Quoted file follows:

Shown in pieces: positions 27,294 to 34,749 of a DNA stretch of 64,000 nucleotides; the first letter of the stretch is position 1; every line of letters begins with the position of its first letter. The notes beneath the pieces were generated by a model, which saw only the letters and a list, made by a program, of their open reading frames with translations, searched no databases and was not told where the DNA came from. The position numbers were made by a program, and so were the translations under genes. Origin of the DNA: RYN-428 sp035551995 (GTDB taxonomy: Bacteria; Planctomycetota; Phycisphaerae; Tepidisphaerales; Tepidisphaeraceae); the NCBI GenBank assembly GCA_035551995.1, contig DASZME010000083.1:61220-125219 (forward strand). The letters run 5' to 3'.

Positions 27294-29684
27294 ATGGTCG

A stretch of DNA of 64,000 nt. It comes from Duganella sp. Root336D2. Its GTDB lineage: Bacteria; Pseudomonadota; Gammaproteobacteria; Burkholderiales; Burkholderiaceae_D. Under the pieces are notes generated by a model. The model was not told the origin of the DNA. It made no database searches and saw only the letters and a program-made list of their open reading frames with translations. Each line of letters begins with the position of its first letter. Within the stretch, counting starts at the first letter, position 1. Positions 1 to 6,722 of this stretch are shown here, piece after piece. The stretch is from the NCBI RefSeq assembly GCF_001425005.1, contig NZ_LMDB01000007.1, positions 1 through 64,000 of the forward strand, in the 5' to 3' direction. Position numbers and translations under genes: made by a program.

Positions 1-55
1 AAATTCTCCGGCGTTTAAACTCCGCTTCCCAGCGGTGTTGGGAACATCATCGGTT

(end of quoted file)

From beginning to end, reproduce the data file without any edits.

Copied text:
Shown in pieces: positions 27,294 to 34,749 of a DNA stretch of 64,000 nucleotides; the first letter of the stretch is position 1; every line of letters begins with the position of its first letter. The notes beneath the pieces were generated by a model, which saw only the letters and a list, made by a program, of their open reading frames with translations, searched no databases and was not told where the DNA came from. The position numbers were made by a program, and so were the translations under genes. Origin of the DNA: RYN-428 sp035551995 (GTDB taxonomy: Bacteria; Planctomycetota; Phycisphaerae; Tepidisphaerales; Tepidisphaeraceae); the NCBI GenBank assembly GCA_035551995.1, contig DASZME010000083.1:61220-125219 (forward strand). The letters run 5' to 3'.

Positions 27294-29684
27294 ATGGTCG

A stretch of DNA of 64,000 nt. It comes from Duganella sp. Root336D2. Its GTDB lineage: Bacteria; Pseudomonadota; Gammaproteobacteria; Burkholderiales; Burkholderiaceae_D. Under the pieces are notes generated by a model. The model was not told the origin of the DNA. It made no database searches and saw only the letters and a program-made list of their open reading frames with translations. Each line of letters begins with the position of its first letter. Within the stretch, counting starts at the first letter, position 1. Positions 1 to 6,722 of this stretch are shown here, piece after piece. The stretch is from the NCBI RefSeq assembly GCF_001425005.1, contig NZ_LMDB01000007.1, positions 1 through 64,000 of the forward strand, in the 5' to 3' direction. Position numbers and translations under genes: made by a program.

Positions 1-55
1 AAATTCTCCGGCGTTTAAACTCCGCTTCCCAGCGGTGTTGGGAACATCATCGGTT